Several organisations have placed similar focus on Thailand’s industry. Several rescue operations have also been carried out in relation to domestic maids. The similarities in the way in which the media structures report on these cases are striking (pictures of either harmed or docile bodies; melodramatic narratives, the moral imperative of rescue). Sources.
The former reached global prominence during the 2000s in part due to its founder, Somaly Mam, who alleged herself to be a former trafficked victim. Somaly’s double status as trafficked victim turned rescuer and has mobilised broad appeal with the result of endorsement from a range of celebrities which includes Angelina Jolie and the Queen of Spain. The organisation, The Grey Men, has not enjoyed the same level of publicity as the Somaly Mam foundation but has nonetheless attracted considerable attention from the media, politicians and the aid sector given the organisation’s vigilante-like operations. The Grey Men has comprised former police and commando officers from Australia and the main strategy has been to undertake undercover rescues of trafficked victims in several Mekong countries. Both organisations have been subject to scandals and criticism, which are beyond the scope of this essay.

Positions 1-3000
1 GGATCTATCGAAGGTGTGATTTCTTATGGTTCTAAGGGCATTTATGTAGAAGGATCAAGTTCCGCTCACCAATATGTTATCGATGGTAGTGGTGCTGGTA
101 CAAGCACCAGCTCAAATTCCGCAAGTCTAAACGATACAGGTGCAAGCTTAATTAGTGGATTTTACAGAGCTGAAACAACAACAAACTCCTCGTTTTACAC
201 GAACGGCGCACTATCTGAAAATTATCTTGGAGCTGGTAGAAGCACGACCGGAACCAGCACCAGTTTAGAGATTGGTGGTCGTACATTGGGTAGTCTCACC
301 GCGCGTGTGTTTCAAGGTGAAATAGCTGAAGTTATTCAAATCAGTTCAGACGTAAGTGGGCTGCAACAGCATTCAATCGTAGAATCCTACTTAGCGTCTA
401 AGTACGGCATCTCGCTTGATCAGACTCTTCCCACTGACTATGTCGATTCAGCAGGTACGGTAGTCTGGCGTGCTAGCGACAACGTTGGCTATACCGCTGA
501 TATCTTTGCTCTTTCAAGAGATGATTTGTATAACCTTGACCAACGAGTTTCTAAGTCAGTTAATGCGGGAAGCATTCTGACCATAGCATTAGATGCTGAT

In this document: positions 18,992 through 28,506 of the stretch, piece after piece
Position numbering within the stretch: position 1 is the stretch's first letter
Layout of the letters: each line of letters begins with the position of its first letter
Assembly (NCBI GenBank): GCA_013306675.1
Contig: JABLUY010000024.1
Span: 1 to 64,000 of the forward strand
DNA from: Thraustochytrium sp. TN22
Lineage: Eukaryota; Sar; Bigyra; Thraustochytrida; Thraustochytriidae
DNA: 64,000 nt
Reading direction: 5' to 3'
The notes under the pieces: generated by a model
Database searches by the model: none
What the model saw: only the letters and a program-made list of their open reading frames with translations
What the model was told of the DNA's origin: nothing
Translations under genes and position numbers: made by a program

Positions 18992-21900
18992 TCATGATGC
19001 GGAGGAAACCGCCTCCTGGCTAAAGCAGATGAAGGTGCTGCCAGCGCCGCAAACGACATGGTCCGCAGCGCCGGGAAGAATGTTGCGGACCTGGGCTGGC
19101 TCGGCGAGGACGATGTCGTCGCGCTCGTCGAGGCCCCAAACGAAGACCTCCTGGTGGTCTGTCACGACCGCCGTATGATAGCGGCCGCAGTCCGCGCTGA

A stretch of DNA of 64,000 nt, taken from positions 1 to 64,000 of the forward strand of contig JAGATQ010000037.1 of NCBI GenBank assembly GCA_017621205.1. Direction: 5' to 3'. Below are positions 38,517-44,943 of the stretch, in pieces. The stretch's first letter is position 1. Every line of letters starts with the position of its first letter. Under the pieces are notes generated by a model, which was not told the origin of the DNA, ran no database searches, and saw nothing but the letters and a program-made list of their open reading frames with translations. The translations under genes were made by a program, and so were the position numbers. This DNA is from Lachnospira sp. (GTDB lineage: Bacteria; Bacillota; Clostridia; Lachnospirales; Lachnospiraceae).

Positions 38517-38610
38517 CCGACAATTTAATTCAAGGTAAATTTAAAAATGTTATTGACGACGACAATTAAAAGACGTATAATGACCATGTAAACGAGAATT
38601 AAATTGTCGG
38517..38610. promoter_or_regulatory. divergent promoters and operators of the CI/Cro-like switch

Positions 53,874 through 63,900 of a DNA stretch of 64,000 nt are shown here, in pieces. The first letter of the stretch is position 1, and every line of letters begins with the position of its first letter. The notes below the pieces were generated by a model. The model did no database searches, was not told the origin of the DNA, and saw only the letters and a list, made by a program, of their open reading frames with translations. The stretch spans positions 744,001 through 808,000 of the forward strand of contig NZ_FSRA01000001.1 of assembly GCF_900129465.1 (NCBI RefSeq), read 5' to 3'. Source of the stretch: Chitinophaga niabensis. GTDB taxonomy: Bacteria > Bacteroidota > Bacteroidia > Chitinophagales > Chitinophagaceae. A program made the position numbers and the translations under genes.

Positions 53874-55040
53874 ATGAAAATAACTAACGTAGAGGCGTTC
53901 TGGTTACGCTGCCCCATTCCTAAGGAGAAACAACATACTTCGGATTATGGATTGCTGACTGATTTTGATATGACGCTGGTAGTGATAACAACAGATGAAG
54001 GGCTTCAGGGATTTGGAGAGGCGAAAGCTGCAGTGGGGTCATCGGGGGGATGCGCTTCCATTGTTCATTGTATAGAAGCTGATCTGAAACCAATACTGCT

There is a large body of literature which makes similar critique (albeit commonly framed within theoretical concerns relating to agency within feminist literature) of how anti-trafficking campaign engages in the form of objectification which ignores agency of victims.
The project was initiated in the early 2000. Its currently implementing its third phase of the project.
It is worth pointing out that several police advisors who work for this project have made it clear to me that they are highly critical of NGOs who engage rescues.
My argument here should not be interpreted to suggest that law enforcement approaches to trafficking actually produce intended effects. Indeed, there is considerable evidence to suggest that law enforcement approaches to trafficking have serious limitations (Keo et al. 2014).
The head of the Thai Special Investigative Unit on Trafficking confirmed to me that this was utilised in their investigations.
I use a pseudonym for this organisation given its ambiguous legal status of operation in Thailand.
Amnesty report includes pictures of physical abuse: http://www.amnesty.org.au/images/uploads/about/Amnesty_Report_2015_The_Refugee_and_Trafficking_Crisis_in_Southeast_Asia.pdf Human rights watch use the phrase “trafficking survivors” in several of their reports which include personal narratives of victims: https://www.hrw.org/report/2014/02/11/i-wanted-lie-down-and-die/trafficking-and-torture-eritreans-sudan-and-egypt
Eventually, criticism of this organization led to their downfall.
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This paper is based on an earlier conference paper presented at Melbourne University, December 2016. I would like to thank the anonymous reviewers as well as Dr Casimir MacGregor and Dr Luke Bearup for excellent feedback on earlier drafts.
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Molland, S. On trafficking survivors: biolegitimacy and multiplications of life. Dialect Anthropol 43, 279–293 (2019). https://doi.org/10.1007/s10624-019-09557-2
- Human trafficking